The Athens County Survivors of Suicide Loss Day Event is a safe space for those who have experienced a loss due to suicide, have survived an attempt or anyone who wants to show their support.
The Athens County Suicide Prevention Coalition and the National Alliance on Mental Illness Athens (NAMI) are collaborating to host this second annual event that allows for building connections and understanding what suicide is for a human.
This year, the event will be hosted virtually through Zoom. Being online, the event still plans to host at-home programs to create a feeling of togetherness.
Suicide can sometimes come with a stigma of guilt, shame and self-blame, but this event wants to lead in the direction of hope and survival.
“We really want this to be an opportunity for people to get together to promote connection and healing and resilience,” Jane Riley, an organizer for the Athens County Survivors of Suicide Loss Day Event and a survivor of suicide loss, said. “We want to allow people to engage in the activities that they're interested in – where they feel comfortable. Everybody's healing and grieving process is unique.”
Riley feels healing involves time and this event aims to give time and space to those who need it. It will be a place for talking or listening.
“In the last couple years, I have gotten more involved, as part of the fabric of the community treatment of mental illness,” Tina Trimmer, executive director of NAMI, said. “We are happy to be part of the Athens County Suicide Prevention Coalition. And in that role, I do less of the hands-on planning, and more of ‘We are the treasurer’ for that group – so I hold all of our donation money, and I pay bills for the coalition as needed. Sometimes with events like this, there are costs, and I read the checks.”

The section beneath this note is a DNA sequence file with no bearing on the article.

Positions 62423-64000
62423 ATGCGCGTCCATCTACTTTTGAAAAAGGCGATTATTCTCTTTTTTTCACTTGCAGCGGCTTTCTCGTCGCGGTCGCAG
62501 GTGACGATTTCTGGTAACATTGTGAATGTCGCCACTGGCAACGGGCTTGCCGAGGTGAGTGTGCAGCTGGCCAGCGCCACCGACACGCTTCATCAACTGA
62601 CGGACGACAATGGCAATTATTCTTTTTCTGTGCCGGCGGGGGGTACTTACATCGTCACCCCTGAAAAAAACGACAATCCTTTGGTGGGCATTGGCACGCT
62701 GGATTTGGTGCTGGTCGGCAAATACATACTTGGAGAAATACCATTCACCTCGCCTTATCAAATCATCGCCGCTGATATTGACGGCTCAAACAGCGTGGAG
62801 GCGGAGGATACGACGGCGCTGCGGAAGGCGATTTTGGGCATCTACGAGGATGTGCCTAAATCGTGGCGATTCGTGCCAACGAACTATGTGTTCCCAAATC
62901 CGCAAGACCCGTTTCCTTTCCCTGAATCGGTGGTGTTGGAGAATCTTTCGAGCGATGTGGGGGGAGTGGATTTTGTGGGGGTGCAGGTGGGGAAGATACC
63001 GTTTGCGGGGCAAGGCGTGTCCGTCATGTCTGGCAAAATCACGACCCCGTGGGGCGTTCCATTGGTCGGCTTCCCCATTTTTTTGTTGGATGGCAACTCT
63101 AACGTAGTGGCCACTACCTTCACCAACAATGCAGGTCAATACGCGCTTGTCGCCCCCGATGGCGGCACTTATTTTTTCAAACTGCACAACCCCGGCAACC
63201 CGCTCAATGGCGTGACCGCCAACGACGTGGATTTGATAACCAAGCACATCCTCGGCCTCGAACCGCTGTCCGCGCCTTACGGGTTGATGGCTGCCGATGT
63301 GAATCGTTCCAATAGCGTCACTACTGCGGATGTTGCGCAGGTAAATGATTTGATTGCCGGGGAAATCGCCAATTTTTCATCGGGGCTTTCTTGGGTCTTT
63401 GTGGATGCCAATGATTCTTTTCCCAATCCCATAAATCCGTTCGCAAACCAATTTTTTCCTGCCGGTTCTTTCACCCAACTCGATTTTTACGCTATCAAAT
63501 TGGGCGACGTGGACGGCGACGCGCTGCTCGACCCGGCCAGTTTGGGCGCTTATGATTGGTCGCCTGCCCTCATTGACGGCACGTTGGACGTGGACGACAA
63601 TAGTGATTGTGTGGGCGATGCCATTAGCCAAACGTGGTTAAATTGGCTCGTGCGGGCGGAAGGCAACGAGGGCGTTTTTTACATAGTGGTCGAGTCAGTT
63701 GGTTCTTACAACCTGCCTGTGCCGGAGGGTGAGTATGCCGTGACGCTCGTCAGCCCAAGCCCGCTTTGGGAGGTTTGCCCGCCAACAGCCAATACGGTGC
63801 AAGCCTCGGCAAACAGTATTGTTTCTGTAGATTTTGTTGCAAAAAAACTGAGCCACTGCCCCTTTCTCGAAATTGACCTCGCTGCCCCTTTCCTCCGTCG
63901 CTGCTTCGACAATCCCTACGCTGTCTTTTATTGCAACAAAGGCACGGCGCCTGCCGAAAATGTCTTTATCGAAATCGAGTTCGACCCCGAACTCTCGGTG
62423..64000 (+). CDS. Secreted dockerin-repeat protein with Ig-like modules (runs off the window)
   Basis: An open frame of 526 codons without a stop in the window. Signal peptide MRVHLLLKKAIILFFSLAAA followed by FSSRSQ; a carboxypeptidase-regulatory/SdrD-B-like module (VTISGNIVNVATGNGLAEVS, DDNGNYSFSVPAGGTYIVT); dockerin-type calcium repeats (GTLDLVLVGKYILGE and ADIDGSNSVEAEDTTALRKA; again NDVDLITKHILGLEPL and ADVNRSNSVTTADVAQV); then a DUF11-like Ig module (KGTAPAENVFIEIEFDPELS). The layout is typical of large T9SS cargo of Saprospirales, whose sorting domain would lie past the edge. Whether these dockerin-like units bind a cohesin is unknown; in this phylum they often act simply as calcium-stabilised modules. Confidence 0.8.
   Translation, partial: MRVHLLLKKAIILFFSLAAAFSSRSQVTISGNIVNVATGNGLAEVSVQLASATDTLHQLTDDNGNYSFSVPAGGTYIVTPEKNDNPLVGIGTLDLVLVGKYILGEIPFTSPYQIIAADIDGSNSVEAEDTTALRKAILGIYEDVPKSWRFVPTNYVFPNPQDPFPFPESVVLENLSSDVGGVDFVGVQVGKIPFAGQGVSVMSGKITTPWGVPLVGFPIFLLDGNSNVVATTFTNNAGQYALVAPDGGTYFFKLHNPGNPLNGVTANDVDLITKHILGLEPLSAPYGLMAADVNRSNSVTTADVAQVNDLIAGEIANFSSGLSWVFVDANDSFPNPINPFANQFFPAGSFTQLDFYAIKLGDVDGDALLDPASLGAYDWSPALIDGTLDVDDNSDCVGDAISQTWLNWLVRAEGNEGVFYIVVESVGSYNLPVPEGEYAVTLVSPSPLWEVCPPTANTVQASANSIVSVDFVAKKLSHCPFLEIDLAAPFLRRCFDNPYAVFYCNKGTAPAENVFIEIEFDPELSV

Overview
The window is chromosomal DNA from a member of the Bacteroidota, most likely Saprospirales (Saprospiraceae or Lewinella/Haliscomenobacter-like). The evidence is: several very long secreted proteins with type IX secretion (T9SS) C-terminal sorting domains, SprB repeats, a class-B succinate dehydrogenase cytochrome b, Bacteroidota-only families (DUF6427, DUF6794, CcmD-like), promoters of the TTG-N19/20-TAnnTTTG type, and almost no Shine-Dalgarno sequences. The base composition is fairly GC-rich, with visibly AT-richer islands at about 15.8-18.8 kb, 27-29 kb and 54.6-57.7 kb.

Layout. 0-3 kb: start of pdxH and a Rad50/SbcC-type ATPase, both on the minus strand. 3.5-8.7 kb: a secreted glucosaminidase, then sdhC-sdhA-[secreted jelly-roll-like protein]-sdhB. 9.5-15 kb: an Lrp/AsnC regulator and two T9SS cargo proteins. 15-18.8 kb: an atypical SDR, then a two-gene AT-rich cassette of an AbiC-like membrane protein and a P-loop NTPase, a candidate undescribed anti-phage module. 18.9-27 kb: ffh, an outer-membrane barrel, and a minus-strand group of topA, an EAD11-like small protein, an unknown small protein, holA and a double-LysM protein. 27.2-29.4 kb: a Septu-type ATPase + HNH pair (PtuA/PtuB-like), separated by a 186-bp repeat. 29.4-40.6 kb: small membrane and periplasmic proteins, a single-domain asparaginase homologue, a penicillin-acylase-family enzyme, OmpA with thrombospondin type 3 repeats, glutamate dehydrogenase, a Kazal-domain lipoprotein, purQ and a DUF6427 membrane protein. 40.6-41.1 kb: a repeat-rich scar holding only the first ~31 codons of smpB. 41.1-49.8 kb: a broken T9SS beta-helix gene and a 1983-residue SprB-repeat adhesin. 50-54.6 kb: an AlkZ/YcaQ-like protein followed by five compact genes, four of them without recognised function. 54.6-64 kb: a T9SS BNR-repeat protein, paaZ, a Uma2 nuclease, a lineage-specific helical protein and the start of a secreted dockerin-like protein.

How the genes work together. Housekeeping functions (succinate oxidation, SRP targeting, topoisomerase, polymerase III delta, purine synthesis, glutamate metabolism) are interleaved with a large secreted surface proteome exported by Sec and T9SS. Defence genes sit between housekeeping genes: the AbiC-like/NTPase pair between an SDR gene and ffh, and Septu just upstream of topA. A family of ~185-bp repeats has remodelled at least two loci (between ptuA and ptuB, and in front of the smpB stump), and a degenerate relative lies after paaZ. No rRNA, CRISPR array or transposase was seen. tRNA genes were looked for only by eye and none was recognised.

The Athens County Suicide Prevention Coalition works closely with this event, promotes advocacy about this sensitive topic and helps raise awareness of suicide prevention.
This year, one of the activities will be the creation of a remembrance quilt.
“Our goal is to have a community remembrance quilt where individuals and families can get a quilting square fabric and create it any way they would like,” Riley said. “They can write on it, they can embroider it or glue things to it. They can create a square, in honor of their loved ones who died by suicide.”
With the event being digital, a group walk will not take place, but an at-home memory walk is strongly encouraged.
“The journey of grief and healing continues – one step at a time,” Riley said. “It’s kind of an ‘at your own pace’ thing.”
The walk symbolizes grief and how everyone deals with it differently and faces different journeys. Furthermore, the event is a chance for growth and vulnerability, Riley said. An activity revolving around growth after loss will occur as well.
“Personally, this walk means so much to me,” Faye Bumgardner Wilson, an organizer of this event, said. “My mom died by suicide in 1985. Anything I can do to help others helps me heal.”
Attendees will experience other people’s stories and share their own experiences. Providing resilience, the community plans to heal together.
“Last year, the first year of our event, was amazing,” Bumgardner Wilson said. “People stood up and told their personal stories on how suicide has affected their lives. My goal is to end the stigma of suicide and mental health issues. Saving one person from going through what I did, at the age of 19, will make it all worth it to me.”